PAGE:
Rapid increases in computational power and the explosion of Internet and mobile phone use have radically transformed our lives and the way we communicate. This technological revolution has also fundamentally changed social sciences. "Big Data", simulation models and Web experiments offer social scientists the opportunity to address core social questions in new ways that were unimaginable just a decade ago. For example, economists now study marriage markets by extracting information from online dating websites, demographers track migrations using geo-located data from mobile phone or e-mail providers, sociologists explore social behavior and attitudes that emerge from blog posts and Twitter tweets, epidemiologists predict the spread of infectious diseases from Web searches, the United Nations use digital records to monitor socio-economic crises, etc. Increased computational power also allows social scientists drawn from all disciplines to develop large-scale agent-based and microsimulation models in order to gain insights into complex phenomena like segregation, kinship structure and the marriage market.
In this course, we will study how traditional methods used in social sciences can help us make sense of new data sources, and how these new data sources may require new approaches and research design. There will be a mix of lectures, student-led discussions, and hands-on computational activities (e.g., how to access and analyze data from social media platforms like Twitter and Facebook, how to approach large data sets, etc.).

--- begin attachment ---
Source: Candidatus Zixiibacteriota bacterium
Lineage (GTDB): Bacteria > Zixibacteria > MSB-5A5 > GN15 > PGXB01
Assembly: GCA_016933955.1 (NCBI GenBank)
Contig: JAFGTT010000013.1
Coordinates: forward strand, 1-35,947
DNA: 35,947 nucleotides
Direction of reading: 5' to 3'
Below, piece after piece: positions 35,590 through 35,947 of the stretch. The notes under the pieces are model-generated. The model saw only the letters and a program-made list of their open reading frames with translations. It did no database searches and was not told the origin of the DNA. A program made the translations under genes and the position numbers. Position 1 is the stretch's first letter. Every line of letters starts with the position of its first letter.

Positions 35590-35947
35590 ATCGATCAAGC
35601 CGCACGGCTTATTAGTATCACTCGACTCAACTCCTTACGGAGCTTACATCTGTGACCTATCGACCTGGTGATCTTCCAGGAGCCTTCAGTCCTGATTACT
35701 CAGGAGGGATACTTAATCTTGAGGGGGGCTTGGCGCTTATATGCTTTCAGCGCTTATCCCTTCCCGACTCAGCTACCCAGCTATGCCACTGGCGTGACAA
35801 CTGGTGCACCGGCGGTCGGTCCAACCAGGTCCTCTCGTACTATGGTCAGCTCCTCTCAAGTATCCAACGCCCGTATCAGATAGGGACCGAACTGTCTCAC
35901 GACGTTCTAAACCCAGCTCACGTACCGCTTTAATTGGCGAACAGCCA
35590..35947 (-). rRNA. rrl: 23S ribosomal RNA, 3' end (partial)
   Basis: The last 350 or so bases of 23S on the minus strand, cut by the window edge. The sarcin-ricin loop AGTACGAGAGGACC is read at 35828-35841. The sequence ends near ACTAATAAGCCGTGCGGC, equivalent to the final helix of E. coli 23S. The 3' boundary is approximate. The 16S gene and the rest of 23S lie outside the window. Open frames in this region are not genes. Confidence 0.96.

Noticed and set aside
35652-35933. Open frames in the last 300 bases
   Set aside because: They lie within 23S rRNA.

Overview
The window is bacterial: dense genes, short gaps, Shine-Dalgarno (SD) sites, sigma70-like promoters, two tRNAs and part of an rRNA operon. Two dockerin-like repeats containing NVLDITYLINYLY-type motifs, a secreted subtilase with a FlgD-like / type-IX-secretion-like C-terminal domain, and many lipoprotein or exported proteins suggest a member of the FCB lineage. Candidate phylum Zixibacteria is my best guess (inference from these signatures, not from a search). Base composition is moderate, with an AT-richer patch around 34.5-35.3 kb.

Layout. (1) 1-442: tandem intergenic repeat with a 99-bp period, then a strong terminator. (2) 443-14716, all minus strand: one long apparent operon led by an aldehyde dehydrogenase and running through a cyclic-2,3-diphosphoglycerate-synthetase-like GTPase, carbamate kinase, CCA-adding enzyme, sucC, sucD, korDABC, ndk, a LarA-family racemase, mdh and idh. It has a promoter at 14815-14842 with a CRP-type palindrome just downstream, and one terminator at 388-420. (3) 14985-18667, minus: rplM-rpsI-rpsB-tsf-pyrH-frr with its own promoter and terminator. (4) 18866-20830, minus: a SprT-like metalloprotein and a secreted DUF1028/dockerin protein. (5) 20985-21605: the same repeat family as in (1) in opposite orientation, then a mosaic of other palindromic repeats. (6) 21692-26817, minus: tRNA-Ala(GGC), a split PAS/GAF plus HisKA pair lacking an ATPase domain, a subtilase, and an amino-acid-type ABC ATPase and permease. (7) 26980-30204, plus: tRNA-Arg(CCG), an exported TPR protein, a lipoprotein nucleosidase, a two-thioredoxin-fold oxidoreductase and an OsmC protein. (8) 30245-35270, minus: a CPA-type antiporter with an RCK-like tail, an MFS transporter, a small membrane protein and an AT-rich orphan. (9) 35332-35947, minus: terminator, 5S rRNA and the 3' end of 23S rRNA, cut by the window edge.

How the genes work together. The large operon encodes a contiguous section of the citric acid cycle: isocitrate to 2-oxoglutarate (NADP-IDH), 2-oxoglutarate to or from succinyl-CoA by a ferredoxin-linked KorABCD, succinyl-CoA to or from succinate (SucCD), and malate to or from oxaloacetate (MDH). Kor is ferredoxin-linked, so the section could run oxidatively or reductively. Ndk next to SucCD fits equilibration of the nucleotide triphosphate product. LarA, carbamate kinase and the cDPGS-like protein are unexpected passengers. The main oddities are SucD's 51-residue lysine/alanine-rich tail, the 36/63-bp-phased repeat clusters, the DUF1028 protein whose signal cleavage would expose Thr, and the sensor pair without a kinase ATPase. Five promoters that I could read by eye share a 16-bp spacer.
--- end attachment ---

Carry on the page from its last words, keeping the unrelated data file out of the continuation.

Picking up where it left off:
We will discuss a number of substantive topics related to the emergence of (big) data-driven discovery in social sciences, with emphasis on population processes. By the end of the course, students will be familiar with relevant literature at the intersection of demographic research and computational social science. The main goals of the course are i) to develop critical thinking about the emergent field of big data analysis ii) to learn some of the methods, approaches and tools of big data analysis iii) to identify research questions in your own area of interest that could be addressed with innovative data sources and to devise an appropriate research plan.
Students in this class have different backgrounds. Some students are pursuing a PhD, some others are enrolled in an MA program. Some students may have strong computational and statistical skills, some others may not. Some students may be familiar with population studies, some others not. To accommodate the range of backgrounds, I emphasize substance, and key statistical and computational concepts. There will also be different types of homework assignments. Some of them will involve computing and coding. Some others will be critical reflections about the readings. In short, I facilitate and encourage the participation of students who do not have extensive background in statistics, or computational methods, but are eager to learn.